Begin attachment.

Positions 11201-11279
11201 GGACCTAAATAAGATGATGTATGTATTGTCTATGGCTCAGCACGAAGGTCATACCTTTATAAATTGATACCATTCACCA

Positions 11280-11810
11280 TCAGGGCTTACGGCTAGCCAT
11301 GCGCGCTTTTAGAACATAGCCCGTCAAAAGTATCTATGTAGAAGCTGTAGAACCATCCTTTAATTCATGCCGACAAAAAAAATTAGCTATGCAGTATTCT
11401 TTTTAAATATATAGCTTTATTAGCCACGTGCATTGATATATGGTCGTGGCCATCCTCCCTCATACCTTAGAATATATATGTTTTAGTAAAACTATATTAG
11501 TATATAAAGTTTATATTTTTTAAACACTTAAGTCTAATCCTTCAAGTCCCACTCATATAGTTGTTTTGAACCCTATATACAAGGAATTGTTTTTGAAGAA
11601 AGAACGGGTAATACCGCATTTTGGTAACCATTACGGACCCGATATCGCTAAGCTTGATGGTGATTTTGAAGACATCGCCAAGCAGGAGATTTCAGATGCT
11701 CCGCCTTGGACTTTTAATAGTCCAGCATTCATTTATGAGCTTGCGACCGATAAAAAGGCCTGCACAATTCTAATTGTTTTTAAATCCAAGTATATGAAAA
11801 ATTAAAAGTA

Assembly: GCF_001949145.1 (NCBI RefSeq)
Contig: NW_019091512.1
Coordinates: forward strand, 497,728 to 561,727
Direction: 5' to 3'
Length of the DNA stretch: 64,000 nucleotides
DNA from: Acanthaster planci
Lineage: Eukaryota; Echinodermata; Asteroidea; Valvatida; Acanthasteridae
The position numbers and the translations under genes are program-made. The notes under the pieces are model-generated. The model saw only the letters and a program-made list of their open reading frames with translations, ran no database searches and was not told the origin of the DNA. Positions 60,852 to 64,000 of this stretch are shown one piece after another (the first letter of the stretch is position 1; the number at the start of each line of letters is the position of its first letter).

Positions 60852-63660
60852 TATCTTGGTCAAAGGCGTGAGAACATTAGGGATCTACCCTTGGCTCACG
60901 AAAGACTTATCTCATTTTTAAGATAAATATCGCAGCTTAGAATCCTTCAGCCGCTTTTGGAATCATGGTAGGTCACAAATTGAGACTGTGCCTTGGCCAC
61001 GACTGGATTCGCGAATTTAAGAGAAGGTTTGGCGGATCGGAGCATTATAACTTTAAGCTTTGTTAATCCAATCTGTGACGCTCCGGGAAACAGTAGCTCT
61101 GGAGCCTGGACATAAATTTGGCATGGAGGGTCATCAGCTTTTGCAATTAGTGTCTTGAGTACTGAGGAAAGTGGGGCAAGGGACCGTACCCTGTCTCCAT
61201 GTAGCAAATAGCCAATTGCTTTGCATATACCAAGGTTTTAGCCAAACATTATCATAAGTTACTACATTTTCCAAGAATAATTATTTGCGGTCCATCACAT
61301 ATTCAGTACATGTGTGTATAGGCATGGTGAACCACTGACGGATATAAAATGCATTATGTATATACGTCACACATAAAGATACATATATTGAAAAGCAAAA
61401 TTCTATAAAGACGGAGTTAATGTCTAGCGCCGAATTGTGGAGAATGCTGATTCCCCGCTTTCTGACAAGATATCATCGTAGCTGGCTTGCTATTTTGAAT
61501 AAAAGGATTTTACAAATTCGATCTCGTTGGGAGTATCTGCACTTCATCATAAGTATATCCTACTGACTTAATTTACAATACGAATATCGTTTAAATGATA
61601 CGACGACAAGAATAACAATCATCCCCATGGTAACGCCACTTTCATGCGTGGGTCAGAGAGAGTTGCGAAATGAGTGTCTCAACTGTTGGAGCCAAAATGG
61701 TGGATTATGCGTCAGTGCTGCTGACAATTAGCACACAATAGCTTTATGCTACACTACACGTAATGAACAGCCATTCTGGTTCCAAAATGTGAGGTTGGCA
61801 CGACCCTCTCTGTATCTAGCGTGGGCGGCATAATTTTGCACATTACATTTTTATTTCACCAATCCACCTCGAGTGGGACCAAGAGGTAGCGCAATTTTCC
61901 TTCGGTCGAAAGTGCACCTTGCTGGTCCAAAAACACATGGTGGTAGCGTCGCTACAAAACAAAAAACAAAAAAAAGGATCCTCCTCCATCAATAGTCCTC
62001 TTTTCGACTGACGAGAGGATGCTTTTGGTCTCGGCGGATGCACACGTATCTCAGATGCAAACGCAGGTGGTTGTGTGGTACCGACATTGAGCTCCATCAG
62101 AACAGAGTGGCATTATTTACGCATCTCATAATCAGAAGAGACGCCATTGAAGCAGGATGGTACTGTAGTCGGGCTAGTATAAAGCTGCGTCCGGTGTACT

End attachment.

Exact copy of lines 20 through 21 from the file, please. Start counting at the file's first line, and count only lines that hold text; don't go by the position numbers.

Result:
60852 TATCTTGGTCAAAGGCGTGAGAACATTAGGGATCTACCCTTGGCTCACG
60901 AAAGACTTATCTCATTTTTAAGATAAATATCGCAGCTTAGAATCCTTCAGCCGCTTTTGGAATCATGGTAGGTCACAAATTGAGACTGTGCCTTGGCCAC